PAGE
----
The driving questions of Dyrness’ Visual Faith assume an unfortunate and erroneous relationship between art and the Christian faith. It strikes me that this book, and Dr. Dyrness’ influence at the Brehm Center at Fuller over the past eighteen years have essentially made the book irrelevant anymore. There is a strong Reformed tradition at Fuller Seminary, and most the conflict between art and the Protestant Church goes back to Calvin’s response to what he viewed as an obsession with relics, particularly among clergy. Calvin understood that there can be so much visual and other sensory influence that one can (and his assessment did) miss the purity of the Gospel of Jesus Christ that is communicated—his grace imparted unto us—through Word and Sacrament—the preaching of the Word and celebration of Baptism and the Eucharist. These were to be the symbols, Calvin understood, that would warm our hearts to God. Everything else was a distraction at best and idolatry at worst.
Steeped in the Reformed tradition, built in a time where resistance to visual art was the order of the day in the Presbyterian Church, the only artifact of visual prominence was the pulpit, on which laid a massive Bible (that no one actually read). There was no cross, no ornamental beauty on the chancel, and most of all no cross—certainly no crucifix, for any image of Jesus would be graven image, a violation of the first commandment.
I cannot say whether the last eighteen years of Bill Dyrness’ book or simple common sense has changed the landscape to where virtually no tradition in the Evangelical community would fear their guilt of idolatry if they had a cross in the sanctuary or Christian art in the atrium or a mural of Noah’s Ark in the children’s room. Where the book is helpful is in describing its value of how art can enhance personal faith as well as to shape the imagination of a worshipping community.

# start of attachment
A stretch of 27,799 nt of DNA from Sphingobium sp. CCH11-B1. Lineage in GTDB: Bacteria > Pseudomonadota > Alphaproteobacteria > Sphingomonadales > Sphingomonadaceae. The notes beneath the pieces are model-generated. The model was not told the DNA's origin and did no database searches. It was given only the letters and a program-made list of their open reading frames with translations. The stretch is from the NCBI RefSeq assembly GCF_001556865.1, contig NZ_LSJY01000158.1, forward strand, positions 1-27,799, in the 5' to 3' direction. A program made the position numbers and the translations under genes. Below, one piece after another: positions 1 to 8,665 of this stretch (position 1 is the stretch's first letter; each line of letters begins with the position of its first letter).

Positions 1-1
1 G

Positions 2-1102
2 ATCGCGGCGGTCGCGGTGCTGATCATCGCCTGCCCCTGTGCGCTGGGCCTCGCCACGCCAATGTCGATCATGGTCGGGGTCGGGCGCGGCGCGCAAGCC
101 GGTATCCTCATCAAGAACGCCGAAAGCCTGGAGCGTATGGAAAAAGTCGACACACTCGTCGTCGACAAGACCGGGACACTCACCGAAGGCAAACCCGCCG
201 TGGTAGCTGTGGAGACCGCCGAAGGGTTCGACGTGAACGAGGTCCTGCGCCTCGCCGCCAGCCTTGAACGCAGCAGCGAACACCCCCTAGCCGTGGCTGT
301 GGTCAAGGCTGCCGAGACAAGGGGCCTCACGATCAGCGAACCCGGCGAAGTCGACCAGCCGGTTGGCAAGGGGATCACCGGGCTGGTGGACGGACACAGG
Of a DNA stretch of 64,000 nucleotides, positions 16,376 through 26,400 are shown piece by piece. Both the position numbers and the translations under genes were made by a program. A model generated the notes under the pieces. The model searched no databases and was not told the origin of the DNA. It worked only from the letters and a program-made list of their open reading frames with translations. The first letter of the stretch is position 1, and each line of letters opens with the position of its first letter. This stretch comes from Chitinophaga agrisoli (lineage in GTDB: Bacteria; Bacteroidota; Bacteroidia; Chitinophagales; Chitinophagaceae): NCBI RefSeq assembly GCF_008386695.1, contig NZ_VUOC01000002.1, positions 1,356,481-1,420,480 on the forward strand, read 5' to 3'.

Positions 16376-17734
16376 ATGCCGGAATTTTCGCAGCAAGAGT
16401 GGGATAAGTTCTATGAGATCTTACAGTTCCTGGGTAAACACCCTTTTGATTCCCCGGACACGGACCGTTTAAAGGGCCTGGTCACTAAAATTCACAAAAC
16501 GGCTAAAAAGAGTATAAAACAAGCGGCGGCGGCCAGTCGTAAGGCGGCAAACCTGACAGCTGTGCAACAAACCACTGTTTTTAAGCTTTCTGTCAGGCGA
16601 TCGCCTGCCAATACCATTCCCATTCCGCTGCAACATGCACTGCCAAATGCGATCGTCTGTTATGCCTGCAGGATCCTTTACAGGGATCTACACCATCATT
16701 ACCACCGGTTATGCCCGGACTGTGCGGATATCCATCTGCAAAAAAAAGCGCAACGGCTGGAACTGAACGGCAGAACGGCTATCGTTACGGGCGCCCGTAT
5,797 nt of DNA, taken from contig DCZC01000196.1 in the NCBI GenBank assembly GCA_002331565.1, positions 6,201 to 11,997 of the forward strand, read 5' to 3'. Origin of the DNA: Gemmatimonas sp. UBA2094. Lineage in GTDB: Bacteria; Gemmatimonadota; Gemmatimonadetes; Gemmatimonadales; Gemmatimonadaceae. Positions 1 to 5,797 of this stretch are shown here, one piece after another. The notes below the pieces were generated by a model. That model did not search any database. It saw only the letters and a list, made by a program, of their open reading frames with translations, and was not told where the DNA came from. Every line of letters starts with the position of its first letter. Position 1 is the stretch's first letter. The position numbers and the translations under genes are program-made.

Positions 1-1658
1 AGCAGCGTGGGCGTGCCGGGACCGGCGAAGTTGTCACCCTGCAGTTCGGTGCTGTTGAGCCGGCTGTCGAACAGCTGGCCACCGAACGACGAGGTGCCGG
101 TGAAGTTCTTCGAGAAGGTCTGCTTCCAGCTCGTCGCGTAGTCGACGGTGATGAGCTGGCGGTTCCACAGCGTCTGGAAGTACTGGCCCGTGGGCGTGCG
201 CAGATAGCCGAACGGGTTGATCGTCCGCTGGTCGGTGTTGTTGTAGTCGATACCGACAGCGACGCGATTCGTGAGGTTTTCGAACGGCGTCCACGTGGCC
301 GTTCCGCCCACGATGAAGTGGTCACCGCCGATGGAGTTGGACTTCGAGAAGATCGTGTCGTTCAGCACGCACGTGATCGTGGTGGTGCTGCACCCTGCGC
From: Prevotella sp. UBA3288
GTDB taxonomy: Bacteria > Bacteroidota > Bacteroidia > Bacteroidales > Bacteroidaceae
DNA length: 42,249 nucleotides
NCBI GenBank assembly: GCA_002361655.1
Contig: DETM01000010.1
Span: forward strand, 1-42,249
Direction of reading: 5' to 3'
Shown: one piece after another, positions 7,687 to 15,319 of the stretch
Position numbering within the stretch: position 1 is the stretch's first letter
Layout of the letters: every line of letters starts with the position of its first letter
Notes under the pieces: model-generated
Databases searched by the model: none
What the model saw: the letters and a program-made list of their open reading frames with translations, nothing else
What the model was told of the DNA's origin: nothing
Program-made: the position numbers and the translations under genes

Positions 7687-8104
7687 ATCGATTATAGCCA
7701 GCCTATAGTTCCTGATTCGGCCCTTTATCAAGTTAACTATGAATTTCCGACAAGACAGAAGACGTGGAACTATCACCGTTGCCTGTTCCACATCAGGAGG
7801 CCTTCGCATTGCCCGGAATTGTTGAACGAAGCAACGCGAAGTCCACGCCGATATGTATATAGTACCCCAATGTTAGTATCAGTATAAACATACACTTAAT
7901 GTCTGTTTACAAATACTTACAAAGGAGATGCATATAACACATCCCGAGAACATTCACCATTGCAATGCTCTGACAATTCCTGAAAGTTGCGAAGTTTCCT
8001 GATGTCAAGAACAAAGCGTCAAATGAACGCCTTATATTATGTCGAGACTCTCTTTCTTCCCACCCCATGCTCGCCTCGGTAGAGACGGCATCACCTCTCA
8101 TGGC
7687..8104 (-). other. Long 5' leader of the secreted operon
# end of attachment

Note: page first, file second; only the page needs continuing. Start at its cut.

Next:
The only times in history when there was an aversion to art was when there was an aversion to social imagination. Nazi Germany – prohibit the music and art otherwise the oppressed might imagine their way out of oppression. And of course, according to Richard Hayes, what is vastly needed in this time of post-Christian west, is for the church to have a “biblical imagination,” in order to see the creative things that God is doing in our midst and in order to join God there.
Dyrness understands that art is central to the Christian faith because art is, essentially, creation. God is the Great Artist. We are made in God’s image. That does not mean that we are all artists in the vocational sense, but we each have the capacity to create and imagine and do art at some level. I think most of the Evangelical world understands this by now. Congregations that have not seriously engaged the arts are viewed as dated and quite irrelevant to many in the watching world.
In my former church, we had a significant art ministry, with an art gallery with rotating art shows for various purposes, and art that we would use in worship every week. It was so central to who we were as a congregation, and so much a part of the DNA of the church, that one cannot imagine a sanctuary without art.
In our new venture, we are looking into how art can be used as a tool to not only help troubled youth find healing from trauma, but also to talk about faith and spirituality. One initiative is called Youth Interactive, and they do great work with helping kids use their artistic gifts to create artisan businesses.